The US government has been trying to get its arms around a formal regulation of AI. In addition, the SEC has stepped up its game in terms of regulating AI with its latest proposed rule on conflicts of interest on predictive data analytics. (Read Mark Roszak's blog on the subject here.) This rule targets broker-dealers and investment advisor firms and addresses potential conflicts of interest associated with their use of predictive data analytics, including AI, and similar technologies that directly interact with investors. Technologies targeted by this rule include chatbots that use AI to predict, guide, forecast, or direct investment-related behaviors or outcomes. The rule aims to prevent firms from placing their interests ahead of investors’ interests.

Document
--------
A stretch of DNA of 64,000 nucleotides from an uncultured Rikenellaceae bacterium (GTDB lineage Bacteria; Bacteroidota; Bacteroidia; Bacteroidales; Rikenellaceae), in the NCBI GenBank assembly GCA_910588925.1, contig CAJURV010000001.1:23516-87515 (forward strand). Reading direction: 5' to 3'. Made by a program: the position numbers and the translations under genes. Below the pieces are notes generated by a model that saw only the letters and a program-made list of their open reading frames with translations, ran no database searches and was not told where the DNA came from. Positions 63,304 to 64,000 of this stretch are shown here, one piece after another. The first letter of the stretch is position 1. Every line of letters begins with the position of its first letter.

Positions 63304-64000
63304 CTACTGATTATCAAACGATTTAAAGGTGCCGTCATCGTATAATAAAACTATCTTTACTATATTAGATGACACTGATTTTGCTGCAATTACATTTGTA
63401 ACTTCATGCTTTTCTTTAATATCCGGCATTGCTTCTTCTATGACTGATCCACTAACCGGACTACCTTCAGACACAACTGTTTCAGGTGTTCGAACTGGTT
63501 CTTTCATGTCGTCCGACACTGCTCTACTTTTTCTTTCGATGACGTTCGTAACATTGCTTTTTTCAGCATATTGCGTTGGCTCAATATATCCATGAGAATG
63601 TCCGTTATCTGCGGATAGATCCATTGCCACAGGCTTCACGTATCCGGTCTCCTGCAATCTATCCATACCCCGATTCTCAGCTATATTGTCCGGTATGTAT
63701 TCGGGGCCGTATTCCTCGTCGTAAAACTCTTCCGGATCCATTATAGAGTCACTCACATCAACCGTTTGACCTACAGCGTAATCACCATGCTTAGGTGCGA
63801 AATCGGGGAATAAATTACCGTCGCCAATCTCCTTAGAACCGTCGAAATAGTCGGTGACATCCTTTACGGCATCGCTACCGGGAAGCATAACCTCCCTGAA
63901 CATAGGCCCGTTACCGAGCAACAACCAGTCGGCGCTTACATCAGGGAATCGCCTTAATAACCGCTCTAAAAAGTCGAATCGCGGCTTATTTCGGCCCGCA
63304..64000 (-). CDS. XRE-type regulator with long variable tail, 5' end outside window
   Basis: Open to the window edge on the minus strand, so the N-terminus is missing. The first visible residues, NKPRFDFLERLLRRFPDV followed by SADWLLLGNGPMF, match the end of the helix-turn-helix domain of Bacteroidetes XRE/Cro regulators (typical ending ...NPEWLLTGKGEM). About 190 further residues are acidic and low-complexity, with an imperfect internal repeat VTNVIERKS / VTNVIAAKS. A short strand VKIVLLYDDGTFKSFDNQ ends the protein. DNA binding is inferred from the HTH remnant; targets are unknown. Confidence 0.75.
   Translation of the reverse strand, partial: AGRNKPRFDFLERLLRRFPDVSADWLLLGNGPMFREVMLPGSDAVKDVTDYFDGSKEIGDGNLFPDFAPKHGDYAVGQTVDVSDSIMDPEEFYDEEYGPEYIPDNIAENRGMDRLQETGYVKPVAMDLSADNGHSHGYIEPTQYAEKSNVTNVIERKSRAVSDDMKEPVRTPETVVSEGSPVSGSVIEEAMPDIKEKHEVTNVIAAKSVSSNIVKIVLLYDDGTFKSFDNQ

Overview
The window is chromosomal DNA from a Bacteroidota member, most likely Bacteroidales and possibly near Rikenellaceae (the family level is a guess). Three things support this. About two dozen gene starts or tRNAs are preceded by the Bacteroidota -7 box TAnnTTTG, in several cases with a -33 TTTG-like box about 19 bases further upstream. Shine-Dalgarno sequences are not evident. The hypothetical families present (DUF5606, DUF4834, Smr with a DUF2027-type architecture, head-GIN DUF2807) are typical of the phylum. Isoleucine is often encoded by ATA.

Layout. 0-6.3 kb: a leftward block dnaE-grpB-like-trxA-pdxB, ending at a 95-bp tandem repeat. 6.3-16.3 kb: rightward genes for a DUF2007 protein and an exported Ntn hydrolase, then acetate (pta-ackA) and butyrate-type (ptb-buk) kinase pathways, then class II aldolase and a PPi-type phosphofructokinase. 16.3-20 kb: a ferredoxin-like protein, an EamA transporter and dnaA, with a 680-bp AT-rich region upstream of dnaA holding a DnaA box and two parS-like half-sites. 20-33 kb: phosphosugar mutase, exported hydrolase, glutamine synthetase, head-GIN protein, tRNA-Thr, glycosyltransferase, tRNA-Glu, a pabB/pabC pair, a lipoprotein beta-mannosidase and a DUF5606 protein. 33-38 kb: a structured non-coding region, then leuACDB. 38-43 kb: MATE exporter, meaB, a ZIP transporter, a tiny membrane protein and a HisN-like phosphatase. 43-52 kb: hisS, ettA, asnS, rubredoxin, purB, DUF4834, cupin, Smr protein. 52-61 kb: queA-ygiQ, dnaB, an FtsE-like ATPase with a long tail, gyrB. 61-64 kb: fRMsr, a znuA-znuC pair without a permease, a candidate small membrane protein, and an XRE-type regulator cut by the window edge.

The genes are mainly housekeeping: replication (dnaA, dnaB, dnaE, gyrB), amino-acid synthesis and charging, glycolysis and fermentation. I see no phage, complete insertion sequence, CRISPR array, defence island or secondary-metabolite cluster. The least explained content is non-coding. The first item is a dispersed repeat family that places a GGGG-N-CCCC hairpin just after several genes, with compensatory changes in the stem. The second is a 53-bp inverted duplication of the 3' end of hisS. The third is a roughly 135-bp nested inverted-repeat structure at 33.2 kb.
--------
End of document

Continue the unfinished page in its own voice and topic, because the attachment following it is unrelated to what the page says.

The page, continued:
Working together

The US and EU as well as other countries have seen the value and need to work together. As a result, the EU-US Trade and Technology Council was established in June 2021 at the EU Summit by President Joe Biden, European Commission President Ursula von der Leyen, and European Council President Charles Michel. The Council’s goal was to develop a collective understanding of metrics and methodologies for trustworthy AI. Through these negotiations, the EU and US have agreed to work collaboratively on international AI standards, while also jointly studying emerging risks of AI and applications of new AI technologies.2 In addition, the G7 has launched the “Hiroshima AI process.” World leaders expect to present results of discussions by the end of 2023. The Organization for Economic Co-operation and Development (OECD) has developed AI principles, and the United Nations has proposed a new UN AI advisory body to better include views of developing countries.